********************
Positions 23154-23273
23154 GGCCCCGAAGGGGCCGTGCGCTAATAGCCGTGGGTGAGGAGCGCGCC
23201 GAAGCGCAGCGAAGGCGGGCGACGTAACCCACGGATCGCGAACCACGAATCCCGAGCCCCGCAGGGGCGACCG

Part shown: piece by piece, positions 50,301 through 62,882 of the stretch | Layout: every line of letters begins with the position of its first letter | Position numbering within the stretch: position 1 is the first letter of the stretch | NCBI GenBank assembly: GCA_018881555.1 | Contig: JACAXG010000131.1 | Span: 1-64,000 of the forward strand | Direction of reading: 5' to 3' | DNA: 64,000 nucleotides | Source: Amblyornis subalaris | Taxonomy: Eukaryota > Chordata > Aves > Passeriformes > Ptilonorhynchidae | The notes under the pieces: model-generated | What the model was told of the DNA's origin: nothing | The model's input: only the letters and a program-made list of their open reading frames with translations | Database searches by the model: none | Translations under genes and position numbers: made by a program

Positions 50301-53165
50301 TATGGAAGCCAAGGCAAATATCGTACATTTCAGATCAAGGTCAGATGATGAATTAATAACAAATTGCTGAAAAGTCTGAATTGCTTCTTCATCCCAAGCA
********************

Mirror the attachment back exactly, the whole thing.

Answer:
Positions 23154-23273
23154 GGCCCCGAAGGGGCCGTGCGCTAATAGCCGTGGGTGAGGAGCGCGCC
23201 GAAGCGCAGCGAAGGCGGGCGACGTAACCCACGGATCGCGAACCACGAATCCCGAGCCCCGCAGGGGCGACCG

Part shown: piece by piece, positions 50,301 through 62,882 of the stretch | Layout: every line of letters begins with the position of its first letter | Position numbering within the stretch: position 1 is the first letter of the stretch | NCBI GenBank assembly: GCA_018881555.1 | Contig: JACAXG010000131.1 | Span: 1-64,000 of the forward strand | Direction of reading: 5' to 3' | DNA: 64,000 nucleotides | Source: Amblyornis subalaris | Taxonomy: Eukaryota > Chordata > Aves > Passeriformes > Ptilonorhynchidae | The notes under the pieces: model-generated | What the model was told of the DNA's origin: nothing | The model's input: only the letters and a program-made list of their open reading frames with translations | Database searches by the model: none | Translations under genes and position numbers: made by a program

Positions 50301-53165
50301 TATGGAAGCCAAGGCAAATATCGTACATTTCAGATCAAGGTCAGATGATGAATTAATAACAAATTGCTGAAAAGTCTGAATTGCTTCTTCATCCCAAGCA